007, 1970's, Barbara Bach, Bernard Lee, Caroline Munro, Curd Jürgens, Desmond Llewelyn, James Bond, Lewis Gilbert, Lois Maxwell, Richard Kiel, Roger Moore, Spy, The Spy Who Loved Me, Walter Gotell
The Spy Who Loved Me
- Roger Moore as James Bond
- Barbara Bach as Anya Amasova
- Curd Jürgens as Karl Stromberg
- Richard Kiel as Jaws
- Walter Gotell as General Gogol
- Caroline Munro as Naomi
- Bernard Lee as M
- Desmond Llewelyn as Q
- Lois Maxwell as Moneypenny
After the negative reception towards The Man with the Golden Gun, the Bond producers knew that they needed something great to get 007 back on track. And that is precisely what they did with The Spy Who Loved Me, an exciting and high quality entry into the canon.
British and Soviet missile submarines have disappeared and it is up to our man Bond to look into the matter. After an outstanding pre-title sequence in which Bond escapes assassins by jumping off a snowy mountain with his skis only to reveal a parachute emblazoned with the Union Jack, the main plot comes into focus. Bond is tasked with recovering a tracking device that could in the wrong hands could cause the submarines to attack major cities. He is partnered with tough KGB agent Anya Amasova, in an attempt to ease the tension between East and West. Although they are supposed to work together, both know that each of their respective countries wants to claim finding it and have the glory. Unbeknownst to Bond, he killed Anya’s lover when fleeing from attack and she plans to kill him when the mission is over. The inquiries through Egypt and Sardinia lead the two to Karl Stromberg, a supposedly respectable shipping magnate. In reality, he is behind the theft of the submarines and has his own plans on causing war between nations to create new life under the sea. Despite their differences, Bond and Anya must work together to bring this plan to a standstill. Getting in the way of this is sinister henchman Jaws, who has metal for teeth and super strength and the fact that Anya is contemplating revenge for her slain lover.
Unlike Golden Gun, the humour in The Spy Who Loved Me is more controlled and balanced with the action in a much better way. Lewis Gilbert, who had earlier directed You Only Live Twice, is an ideal choice for director as he brings a spirited and adventurous quality to the movie, but never lets it slip into ridiculous hokum for too long. Genuine suspense is generated in many scenes, including Jaws stalking someone with information with murder in mind among the pyramids of Egypt. It is also created because the audience is aware of Anya’s motives for taking the mission and her plans for revenge. No Bond film would be complete without exotic locations, The Spy Who Loved Me boasts many beautiful locales for our hero to work his way through as he uncovers the scheme. This film ups the action and has many great chase scenes, I mean who doesn’t love that iconic Lotus that can swim underwater? And who can forget the ski chase at the beginning which screams iconic and memorable? Marvin Hamlisch is on score duties this time around and gives Spy an electrifying pulse, partly inspired by the disco craze at the time of filming. The main theme, entitled ‘Nobody Does it Better’ is one of the best Bond songs, as it clearly encompasses all the qualities that we love about 007 and Carly Simon’s vocals are outstanding in conveying the excellence of the hero.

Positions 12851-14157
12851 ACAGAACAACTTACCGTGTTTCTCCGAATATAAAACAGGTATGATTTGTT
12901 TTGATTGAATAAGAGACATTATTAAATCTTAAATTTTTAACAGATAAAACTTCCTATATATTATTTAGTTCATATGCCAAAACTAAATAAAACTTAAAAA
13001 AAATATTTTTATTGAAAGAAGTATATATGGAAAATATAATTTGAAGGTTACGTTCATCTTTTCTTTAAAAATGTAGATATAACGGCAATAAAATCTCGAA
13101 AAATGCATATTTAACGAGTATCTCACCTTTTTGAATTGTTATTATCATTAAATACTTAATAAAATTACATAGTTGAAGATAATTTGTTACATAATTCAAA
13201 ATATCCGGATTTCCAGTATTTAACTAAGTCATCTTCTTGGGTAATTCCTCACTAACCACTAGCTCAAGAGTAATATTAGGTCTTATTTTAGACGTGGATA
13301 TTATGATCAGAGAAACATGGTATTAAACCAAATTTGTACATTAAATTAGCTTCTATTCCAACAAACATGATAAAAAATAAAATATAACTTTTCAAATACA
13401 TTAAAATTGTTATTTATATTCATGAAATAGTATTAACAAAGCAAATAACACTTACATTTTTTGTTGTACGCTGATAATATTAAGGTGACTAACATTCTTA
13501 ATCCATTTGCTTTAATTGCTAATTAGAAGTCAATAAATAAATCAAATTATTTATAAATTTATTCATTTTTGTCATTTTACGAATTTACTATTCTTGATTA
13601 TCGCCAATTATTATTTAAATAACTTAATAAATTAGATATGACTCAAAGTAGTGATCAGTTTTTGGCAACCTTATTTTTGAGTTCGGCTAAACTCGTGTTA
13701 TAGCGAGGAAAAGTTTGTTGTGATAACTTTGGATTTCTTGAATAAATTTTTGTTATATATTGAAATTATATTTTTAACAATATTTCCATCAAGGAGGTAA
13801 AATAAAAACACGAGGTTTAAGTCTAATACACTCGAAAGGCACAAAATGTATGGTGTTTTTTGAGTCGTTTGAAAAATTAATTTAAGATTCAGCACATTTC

Roger Moore gives one of his best performances as 007 in this movie, clearly comfortable with the humour and action and obviously enjoying himself. If anyone was unsure about Moore’s portrayal of Bond before, they weren’t questioning it after seeing his work here. The beautiful Barbara Bach is excellent as the hard-edged and able Anya, who can clearly handle herself and knows exactly how to succeed in her job. Playing her with formidable control, sex appeal and self-assurance, Barbara Bach makes Anya one effective Bond girl who is by no means a damsel in need of rescue. Curd Jürgens as Karl Stromberg may not be the best villain glimpsed in the dangerous world of foes that Bond faces, but he does have a stately quality which is used to hide his inner megalomania. More effective on the villain front is the hulking Jaws, whose metal teeth and extraordinary height even have Bond panicking. Walter Gotell is great as KGB head General Gogol, who is working with MI6 but still has reservations about it. Caroline Munro makes an impression in her brief role as the bikini-clad pilot who attempts to kill Bond. Bernard Lee has some great scenes of banter with Gogol as the two act courteously around one another but are still very much wanting their own country to locate the device first. The other regulars of the 007 universe, Desmond Llewelyn and Lois Maxwell are well-used in this adventure.
Filled with sinister plots, a gorgeous and reliable leading lady and stunning locales, The Spy Who Loved Me proves that nobody does it better than Bond.